Duncan knew his firstborn son was autistic the moment he sat up by himself the first time. The primary function issues were with his motor control, which vexed the occupational therapists his father took him to see. But Duncan's son never had any issue with the Wiimote. When he started winning races against the Mario Kart AI, Duncan graduated him to a gamepad.
The young family—Duncan and his two sons—established a daily Minecraft hobby. Every night, he would log on and add something new to the household fort. When the kids got back from school, they'd come up with their own ideas to iterate on dad's creation. Duncan was already well-established in the autism community, and in 2013, after endless conversations with other parents about Minecraft, he decided to break ground on Autcraft.
about why kids on the spectrum are attracted to Minecraft, but more importantly, the trend has pushed a lot of adults to acquaint themselves with the game in order to acquaint themselves with their children. It's an accidental assembly. Last year The Guardian's game critic Keith Stuart published a novel called A Boy Made of Blocks, which was directly inspired by his experience sharing Minecraft with his autistic son. A part of his life is now spent translating the game for other perplexed parents.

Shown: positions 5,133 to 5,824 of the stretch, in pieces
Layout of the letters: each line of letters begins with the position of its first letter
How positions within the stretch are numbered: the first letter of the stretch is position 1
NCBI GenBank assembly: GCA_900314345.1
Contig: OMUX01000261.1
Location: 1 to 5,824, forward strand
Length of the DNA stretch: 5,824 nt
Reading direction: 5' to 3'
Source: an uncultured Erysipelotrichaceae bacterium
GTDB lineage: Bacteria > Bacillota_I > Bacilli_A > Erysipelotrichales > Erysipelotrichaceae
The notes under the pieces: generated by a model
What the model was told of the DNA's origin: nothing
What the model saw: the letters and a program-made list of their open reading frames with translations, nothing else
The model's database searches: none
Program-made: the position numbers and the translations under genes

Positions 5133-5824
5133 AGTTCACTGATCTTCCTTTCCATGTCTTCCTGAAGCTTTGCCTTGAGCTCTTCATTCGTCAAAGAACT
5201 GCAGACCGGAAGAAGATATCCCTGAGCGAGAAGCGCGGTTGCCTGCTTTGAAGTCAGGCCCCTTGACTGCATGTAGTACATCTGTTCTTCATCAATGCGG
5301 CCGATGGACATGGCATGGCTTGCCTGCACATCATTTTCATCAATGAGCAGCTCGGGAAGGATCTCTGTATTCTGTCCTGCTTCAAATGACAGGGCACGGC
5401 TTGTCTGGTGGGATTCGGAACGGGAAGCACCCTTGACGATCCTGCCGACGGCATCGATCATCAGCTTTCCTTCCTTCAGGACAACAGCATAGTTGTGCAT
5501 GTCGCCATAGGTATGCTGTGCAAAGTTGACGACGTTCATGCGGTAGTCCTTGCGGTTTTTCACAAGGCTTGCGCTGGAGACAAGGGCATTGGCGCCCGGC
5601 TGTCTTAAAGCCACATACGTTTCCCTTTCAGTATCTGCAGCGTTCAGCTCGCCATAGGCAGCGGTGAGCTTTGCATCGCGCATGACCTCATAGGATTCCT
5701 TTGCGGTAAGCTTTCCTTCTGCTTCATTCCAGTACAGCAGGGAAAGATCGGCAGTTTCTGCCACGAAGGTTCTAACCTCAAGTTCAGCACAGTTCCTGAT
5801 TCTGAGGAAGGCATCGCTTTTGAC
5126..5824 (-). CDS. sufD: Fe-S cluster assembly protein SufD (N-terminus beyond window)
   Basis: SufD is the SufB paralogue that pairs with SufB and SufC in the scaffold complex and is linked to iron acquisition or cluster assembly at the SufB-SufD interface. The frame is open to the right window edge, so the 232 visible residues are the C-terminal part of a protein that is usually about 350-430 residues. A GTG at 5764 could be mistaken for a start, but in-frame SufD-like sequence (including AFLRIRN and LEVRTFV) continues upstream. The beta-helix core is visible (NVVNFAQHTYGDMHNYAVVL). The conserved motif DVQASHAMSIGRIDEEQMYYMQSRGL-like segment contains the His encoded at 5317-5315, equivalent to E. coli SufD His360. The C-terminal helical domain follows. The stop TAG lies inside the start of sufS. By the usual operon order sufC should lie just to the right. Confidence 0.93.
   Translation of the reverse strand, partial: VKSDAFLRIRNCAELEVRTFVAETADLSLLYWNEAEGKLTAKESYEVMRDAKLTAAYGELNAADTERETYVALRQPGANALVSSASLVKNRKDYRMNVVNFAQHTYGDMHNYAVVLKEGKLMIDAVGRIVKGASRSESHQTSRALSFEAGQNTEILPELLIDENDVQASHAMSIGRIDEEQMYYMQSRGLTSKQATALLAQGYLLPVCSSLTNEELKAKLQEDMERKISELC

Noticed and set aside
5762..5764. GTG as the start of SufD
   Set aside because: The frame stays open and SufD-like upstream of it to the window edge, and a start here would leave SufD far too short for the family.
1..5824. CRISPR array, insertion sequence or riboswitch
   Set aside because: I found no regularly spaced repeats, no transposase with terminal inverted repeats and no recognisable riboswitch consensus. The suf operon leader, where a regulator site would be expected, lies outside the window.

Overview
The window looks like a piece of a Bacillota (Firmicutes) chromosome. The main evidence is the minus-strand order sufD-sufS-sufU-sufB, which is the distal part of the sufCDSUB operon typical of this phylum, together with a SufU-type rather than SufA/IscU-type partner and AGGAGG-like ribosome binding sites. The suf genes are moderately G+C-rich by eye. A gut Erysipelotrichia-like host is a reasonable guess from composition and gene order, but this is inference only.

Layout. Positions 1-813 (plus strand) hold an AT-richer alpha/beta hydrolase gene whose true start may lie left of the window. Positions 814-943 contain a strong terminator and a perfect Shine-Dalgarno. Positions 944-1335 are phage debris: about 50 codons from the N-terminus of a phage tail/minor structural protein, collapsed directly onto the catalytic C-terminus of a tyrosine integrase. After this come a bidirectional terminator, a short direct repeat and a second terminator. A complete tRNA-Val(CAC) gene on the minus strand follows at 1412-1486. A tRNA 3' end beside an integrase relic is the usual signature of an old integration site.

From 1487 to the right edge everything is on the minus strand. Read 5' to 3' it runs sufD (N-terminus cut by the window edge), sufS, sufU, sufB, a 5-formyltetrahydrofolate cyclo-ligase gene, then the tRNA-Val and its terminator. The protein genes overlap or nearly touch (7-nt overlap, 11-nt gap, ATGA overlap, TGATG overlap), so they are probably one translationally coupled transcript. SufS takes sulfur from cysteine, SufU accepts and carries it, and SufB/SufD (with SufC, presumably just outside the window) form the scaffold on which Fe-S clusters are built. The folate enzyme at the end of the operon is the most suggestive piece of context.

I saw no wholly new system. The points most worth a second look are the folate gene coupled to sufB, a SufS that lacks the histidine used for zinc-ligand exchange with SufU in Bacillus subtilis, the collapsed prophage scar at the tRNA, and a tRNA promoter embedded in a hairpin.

"The key thing about Minecraft is it allows you to be creative with very fixed rules and systems. My son relies on predictable systems," he says. "Unpredictable things like everyday life are very scary. In Minecraft you pretty much know whatever you're gonna get. You take your stone and wood and you make a pickaxe. There's this sense of freedom in the game as well. There's no mission structure, no one is yelling at you to go down some corridor. You can overlay your behavioral needs on top of the game."
Stuart grew up playing videogames, so he didn't have to learn a new medium to navigate a polyhedral world. But he still speaks about Minecraft like a revolution in his relationship with his son. It was a moment of first contact—setting aside his role as a caretaker to feel like a dad.